UNIVERSITY PARK, Pa. — Everyone is wondering how their crops stack up this year. Did I get enough rain, too much rain, enough growing degree days?
Although he admits it’s not without problems (it’s difficult to estimate accurately), Penn State Extension educator Delbert Voight offers this simple procedure to help determine potential soybean yield prior to harvest.
1. Determine plant population
You need a reference row needed to equal 1/1000th acre. Voight uses this chart when it’s difficult to walk beans at later stages of growth.Row Width (inches) Length of Row Needed to Equal 1/1000th Acre 6 87 feet 1 inch 7 74 feet 8 inches 7.5 69 feet 8 inches 15 34 feet 10 inches 30 17 feet 4 inches
Take several samples, calculate the average of these samples, then multiply this average number by 1,000 to get your per-acre population.
2. Determine the Pods Per Plant.
This will vary with weather, Voight cautions, and be sure to count the pods on the branches as well. Do this for at least 10 plants to get more accuracy.
3. Determine Seeds Per Pod.
Voight said you’ll typically find 2.5 seeds per pod. In ideal weather, 3 and 4 beans might be noted. In dry conditions this can drop to 1 or 2. Get a handle by counting a few and averaging what you think is the average seeds per pod.
4. Determine Seeds Per Pound.
This can be difficult and a weak link in this estimate, Voight cautions. Beans vary dramatically in weight, from 2,000 to 3,600 seeds per pound. The average is about 2,500 and this is what Penn State experts typically use. If a drought year exists during pod fill, then higher seeds per pound will exist, he said.
5. Do the math.
Enter Information into the following equation to determine estimated yield:
a. bushels per acre = (plants per acre) x (pods per plant) x (seeds per pod) ÷ (seeds per pound) ÷ (pound per bushel). [A bushel of soybean weighs 60 pounds.] Example: 121,968 x 32 x 2.5 ÷ 2,500 ÷ 60 = 65.05 or 65 bushels per acre.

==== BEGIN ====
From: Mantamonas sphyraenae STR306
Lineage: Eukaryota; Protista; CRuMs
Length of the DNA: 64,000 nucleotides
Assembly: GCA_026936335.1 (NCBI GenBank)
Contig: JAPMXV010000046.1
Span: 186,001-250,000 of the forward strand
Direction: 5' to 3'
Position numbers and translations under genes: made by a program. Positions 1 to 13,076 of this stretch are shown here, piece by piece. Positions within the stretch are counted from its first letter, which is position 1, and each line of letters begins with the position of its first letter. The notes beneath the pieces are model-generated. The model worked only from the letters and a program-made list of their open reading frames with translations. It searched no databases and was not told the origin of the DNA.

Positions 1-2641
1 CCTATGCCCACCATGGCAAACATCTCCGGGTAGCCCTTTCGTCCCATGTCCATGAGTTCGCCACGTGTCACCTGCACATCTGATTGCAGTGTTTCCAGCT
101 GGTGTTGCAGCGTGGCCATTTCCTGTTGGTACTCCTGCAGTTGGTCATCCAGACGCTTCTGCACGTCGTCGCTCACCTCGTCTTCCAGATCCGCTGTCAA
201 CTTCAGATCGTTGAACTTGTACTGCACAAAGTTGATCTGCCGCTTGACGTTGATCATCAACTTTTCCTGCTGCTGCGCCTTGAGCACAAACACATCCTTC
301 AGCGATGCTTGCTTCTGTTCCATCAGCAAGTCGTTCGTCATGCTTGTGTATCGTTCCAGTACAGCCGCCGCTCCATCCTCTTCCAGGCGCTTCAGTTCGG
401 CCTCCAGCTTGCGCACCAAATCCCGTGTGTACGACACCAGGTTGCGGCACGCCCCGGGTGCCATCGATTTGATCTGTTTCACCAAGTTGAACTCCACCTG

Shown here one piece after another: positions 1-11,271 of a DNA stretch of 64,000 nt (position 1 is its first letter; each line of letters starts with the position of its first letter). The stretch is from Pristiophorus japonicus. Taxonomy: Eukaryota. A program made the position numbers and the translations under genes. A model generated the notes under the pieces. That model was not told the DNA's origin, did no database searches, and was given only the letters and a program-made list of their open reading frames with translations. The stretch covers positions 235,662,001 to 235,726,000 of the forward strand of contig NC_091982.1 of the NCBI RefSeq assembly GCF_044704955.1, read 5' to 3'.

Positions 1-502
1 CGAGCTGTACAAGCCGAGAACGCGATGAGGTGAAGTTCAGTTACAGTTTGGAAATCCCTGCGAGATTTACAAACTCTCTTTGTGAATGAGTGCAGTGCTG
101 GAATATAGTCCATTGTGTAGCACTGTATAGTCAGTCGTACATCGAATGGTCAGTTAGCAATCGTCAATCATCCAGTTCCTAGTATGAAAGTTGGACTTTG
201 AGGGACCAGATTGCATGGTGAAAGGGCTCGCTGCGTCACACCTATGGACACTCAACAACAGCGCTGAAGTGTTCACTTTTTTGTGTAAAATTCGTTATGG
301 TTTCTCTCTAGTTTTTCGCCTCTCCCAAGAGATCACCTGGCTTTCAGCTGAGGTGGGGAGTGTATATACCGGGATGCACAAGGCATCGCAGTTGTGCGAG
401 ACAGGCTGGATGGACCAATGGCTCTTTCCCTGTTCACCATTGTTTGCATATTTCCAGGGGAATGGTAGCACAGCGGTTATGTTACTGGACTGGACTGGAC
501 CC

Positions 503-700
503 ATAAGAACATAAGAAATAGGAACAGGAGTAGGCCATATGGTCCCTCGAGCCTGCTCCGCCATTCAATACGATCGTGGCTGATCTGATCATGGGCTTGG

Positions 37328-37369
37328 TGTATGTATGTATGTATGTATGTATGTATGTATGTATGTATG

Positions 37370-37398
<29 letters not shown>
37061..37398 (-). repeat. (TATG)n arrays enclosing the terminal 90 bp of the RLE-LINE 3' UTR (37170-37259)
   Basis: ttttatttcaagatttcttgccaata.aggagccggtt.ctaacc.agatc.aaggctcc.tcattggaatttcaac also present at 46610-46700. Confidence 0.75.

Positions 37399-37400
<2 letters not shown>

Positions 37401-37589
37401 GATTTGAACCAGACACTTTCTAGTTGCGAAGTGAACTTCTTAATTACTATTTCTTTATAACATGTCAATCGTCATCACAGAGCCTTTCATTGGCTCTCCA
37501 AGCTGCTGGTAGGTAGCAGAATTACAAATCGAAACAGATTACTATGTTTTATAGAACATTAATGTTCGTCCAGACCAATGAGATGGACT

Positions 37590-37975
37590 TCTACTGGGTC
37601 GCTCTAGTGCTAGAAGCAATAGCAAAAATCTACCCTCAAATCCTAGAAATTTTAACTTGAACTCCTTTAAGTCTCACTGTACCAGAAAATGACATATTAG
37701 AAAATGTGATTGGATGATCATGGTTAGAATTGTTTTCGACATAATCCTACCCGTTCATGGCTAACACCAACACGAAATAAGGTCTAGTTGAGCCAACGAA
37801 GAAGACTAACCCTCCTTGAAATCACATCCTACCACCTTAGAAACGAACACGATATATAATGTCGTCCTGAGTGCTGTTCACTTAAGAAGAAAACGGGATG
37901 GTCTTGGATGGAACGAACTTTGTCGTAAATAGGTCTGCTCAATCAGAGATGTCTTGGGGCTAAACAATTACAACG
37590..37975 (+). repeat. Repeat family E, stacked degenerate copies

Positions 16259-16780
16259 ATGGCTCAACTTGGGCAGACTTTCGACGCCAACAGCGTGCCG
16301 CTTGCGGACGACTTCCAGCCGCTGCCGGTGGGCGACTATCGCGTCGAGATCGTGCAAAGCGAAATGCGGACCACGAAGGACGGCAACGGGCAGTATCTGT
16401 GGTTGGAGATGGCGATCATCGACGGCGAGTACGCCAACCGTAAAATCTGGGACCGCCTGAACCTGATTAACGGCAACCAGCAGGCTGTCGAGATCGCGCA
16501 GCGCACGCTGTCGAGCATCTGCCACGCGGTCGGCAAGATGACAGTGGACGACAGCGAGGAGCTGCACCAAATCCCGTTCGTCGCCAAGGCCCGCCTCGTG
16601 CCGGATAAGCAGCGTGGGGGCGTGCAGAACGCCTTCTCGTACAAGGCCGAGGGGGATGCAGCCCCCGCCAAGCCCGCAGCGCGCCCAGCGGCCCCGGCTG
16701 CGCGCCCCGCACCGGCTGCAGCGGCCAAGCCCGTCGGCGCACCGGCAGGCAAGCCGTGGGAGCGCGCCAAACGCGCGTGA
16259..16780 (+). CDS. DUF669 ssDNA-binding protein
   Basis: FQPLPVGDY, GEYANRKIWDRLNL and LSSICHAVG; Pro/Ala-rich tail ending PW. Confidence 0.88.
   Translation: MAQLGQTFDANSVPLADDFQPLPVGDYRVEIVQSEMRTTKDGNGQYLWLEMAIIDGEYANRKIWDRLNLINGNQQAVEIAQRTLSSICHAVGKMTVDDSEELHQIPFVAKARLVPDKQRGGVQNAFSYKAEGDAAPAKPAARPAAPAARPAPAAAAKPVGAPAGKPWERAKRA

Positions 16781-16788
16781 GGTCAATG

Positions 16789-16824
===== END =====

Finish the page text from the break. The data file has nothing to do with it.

Keep in mind that accuracy is difficult, Voight cautions. Harvest loss and other deviations can make the estimate inaccurate.
Estimating corn yields
The kernel count method is a quick yield estimate tool that can be used when harvesting corn either for grain or silage, according to Penn State Extension Ag Educator Andrew Frankenfield.
Here are his steps to make a preharvest estimate of corn yields:
- Measure off a length of row equal to 1/1000th of an acre (17.4’ for 30-inch rows)
- Count and record the number of harvestable ears.
- On every fifth ear, count number of kernel rows and number of kernels per row. Then multiply the number of kernel rows by the number of kernels per row to determine the number of kernels per ear.
- Calculate the average number of kernels per ear by adding up the values for all the sampled ears and divide by the number of ears sampled. Example: if you sampled 5 ears with 480, 500, 450, 600, and 525 kernels per ear, the average number of kernels will be (480 + 500 + 450 + 600 + 525) divided by 5 = 511.
- Estimate the yield by multiplying the ear count from step 2 by the average number of kernels per ear from step 4 and divide by 90,000 seeds per bushel (if you expect larger kernels than average or above average test weight because of excellent weather conditions at grain fill consider using 75,000 or 80,000 seeds per bushel).
Grain example. Let’s say you counted 29 harvestable ears with the average of 511 kernels per ear and growing conditions during grain fill were average. The estimated yield would be (29,000 x 511) divided by 90,000, which equals 165 bu/a.
Corn silage example. After you have estimated the corn grain yield for your field, divide that number by 6.5 to get the estimated tons per acre of corn silage. 165 bu per acre ÷ 6.5 = 25 tons per acre.